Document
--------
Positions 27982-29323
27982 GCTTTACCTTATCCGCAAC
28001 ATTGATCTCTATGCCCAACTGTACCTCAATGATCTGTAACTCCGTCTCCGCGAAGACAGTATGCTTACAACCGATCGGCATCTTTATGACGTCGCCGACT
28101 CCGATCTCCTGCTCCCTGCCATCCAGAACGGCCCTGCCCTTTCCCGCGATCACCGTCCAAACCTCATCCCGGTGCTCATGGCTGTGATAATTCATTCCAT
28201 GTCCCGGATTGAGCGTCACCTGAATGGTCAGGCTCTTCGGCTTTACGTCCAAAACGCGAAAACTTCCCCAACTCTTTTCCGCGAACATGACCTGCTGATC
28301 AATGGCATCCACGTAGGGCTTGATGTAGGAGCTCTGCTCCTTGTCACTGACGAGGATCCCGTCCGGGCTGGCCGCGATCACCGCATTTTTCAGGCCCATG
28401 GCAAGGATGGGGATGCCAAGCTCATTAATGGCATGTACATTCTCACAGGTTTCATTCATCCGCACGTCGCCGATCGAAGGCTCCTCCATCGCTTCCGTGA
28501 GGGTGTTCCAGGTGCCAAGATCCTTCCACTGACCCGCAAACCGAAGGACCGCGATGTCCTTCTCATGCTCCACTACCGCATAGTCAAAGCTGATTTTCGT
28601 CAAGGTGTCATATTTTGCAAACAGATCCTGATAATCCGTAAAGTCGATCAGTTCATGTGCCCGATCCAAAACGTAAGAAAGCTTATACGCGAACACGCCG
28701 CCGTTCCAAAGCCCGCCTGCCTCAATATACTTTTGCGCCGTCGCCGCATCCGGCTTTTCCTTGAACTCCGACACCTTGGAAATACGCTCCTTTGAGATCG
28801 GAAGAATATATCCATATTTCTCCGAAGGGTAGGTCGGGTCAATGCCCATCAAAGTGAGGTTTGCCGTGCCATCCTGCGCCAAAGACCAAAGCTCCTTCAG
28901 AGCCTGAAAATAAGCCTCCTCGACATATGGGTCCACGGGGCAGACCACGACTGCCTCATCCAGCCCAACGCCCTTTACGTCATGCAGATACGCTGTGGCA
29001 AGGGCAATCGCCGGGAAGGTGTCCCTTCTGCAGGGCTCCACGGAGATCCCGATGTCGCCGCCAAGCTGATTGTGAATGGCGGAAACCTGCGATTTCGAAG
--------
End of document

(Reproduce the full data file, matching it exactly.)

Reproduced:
Positions 27982-29323
27982 GCTTTACCTTATCCGCAAC
28001 ATTGATCTCTATGCCCAACTGTACCTCAATGATCTGTAACTCCGTCTCCGCGAAGACAGTATGCTTACAACCGATCGGCATCTTTATGACGTCGCCGACT
28101 CCGATCTCCTGCTCCCTGCCATCCAGAACGGCCCTGCCCTTTCCCGCGATCACCGTCCAAACCTCATCCCGGTGCTCATGGCTGTGATAATTCATTCCAT
28201 GTCCCGGATTGAGCGTCACCTGAATGGTCAGGCTCTTCGGCTTTACGTCCAAAACGCGAAAACTTCCCCAACTCTTTTCCGCGAACATGACCTGCTGATC
28301 AATGGCATCCACGTAGGGCTTGATGTAGGAGCTCTGCTCCTTGTCACTGACGAGGATCCCGTCCGGGCTGGCCGCGATCACCGCATTTTTCAGGCCCATG
28401 GCAAGGATGGGGATGCCAAGCTCATTAATGGCATGTACATTCTCACAGGTTTCATTCATCCGCACGTCGCCGATCGAAGGCTCCTCCATCGCTTCCGTGA
28501 GGGTGTTCCAGGTGCCAAGATCCTTCCACTGACCCGCAAACCGAAGGACCGCGATGTCCTTCTCATGCTCCACTACCGCATAGTCAAAGCTGATTTTCGT
28601 CAAGGTGTCATATTTTGCAAACAGATCCTGATAATCCGTAAAGTCGATCAGTTCATGTGCCCGATCCAAAACGTAAGAAAGCTTATACGCGAACACGCCG
28701 CCGTTCCAAAGCCCGCCTGCCTCAATATACTTTTGCGCCGTCGCCGCATCCGGCTTTTCCTTGAACTCCGACACCTTGGAAATACGCTCCTTTGAGATCG
28801 GAAGAATATATCCATATTTCTCCGAAGGGTAGGTCGGGTCAATGCCCATCAAAGTGAGGTTTGCCGTGCCATCCTGCGCCAAAGACCAAAGCTCCTTCAG
28901 AGCCTGAAAATAAGCCTCCTCGACATATGGGTCCACGGGGCAGACCACGACTGCCTCATCCAGCCCAACGCCCTTTACGTCATGCAGATACGCTGTGGCA
29001 AGGGCAATCGCCGGGAAGGTGTCCCTTCTGCAGGGCTCCACGGAGATCCCGATGTCGCCGCCAAGCTGATTGTGAATGGCGGAAACCTGCGATTTCGAAG